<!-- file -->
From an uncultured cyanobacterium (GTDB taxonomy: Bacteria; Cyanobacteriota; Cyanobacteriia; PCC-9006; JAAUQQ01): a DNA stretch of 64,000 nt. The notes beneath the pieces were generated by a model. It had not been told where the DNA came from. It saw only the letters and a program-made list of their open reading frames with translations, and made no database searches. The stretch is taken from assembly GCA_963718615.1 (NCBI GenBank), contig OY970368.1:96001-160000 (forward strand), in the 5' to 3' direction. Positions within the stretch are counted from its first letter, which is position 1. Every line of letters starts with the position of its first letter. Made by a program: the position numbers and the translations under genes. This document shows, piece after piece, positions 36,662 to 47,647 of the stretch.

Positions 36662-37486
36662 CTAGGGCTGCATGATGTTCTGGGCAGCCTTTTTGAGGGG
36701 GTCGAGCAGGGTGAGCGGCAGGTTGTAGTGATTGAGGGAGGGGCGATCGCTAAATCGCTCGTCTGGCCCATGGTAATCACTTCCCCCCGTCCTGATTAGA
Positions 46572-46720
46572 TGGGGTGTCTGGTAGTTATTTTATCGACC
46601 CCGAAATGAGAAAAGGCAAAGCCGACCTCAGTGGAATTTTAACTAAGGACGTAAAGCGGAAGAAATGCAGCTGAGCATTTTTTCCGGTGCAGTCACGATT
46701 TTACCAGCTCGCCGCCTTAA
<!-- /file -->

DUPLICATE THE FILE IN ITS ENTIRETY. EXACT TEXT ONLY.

From an uncultured cyanobacterium (GTDB taxonomy: Bacteria; Cyanobacteriota; Cyanobacteriia; PCC-9006; JAAUQQ01): a DNA stretch of 64,000 nt. The notes beneath the pieces were generated by a model. It had not been told where the DNA came from. It saw only the letters and a program-made list of their open reading frames with translations, and made no database searches. The stretch is taken from assembly GCA_963718615.1 (NCBI GenBank), contig OY970368.1:96001-160000 (forward strand), in the 5' to 3' direction. Positions within the stretch are counted from its first letter, which is position 1. Every line of letters starts with the position of its first letter. Made by a program: the position numbers and the translations under genes. This document shows, piece after piece, positions 36,662 to 47,647 of the stretch.

Positions 36662-37486
36662 CTAGGGCTGCATGATGTTCTGGGCAGCCTTTTTGAGGGG
36701 GTCGAGCAGGGTGAGCGGCAGGTTGTAGTGATTGAGGGAGGGGCGATCGCTAAATCGCTCGTCTGGCCCATGGTAATCACTTCCCCCCGTCCTGATTAGA
Positions 46572-46720
46572 TGGGGTGTCTGGTAGTTATTTTATCGACC
46601 CCGAAATGAGAAAAGGCAAAGCCGACCTCAGTGGAATTTTAACTAAGGACGTAAAGCGGAAGAAATGCAGCTGAGCATTTTTTCCGGTGCAGTCACGATT
46701 TTACCAGCTCGCCGCCTTAA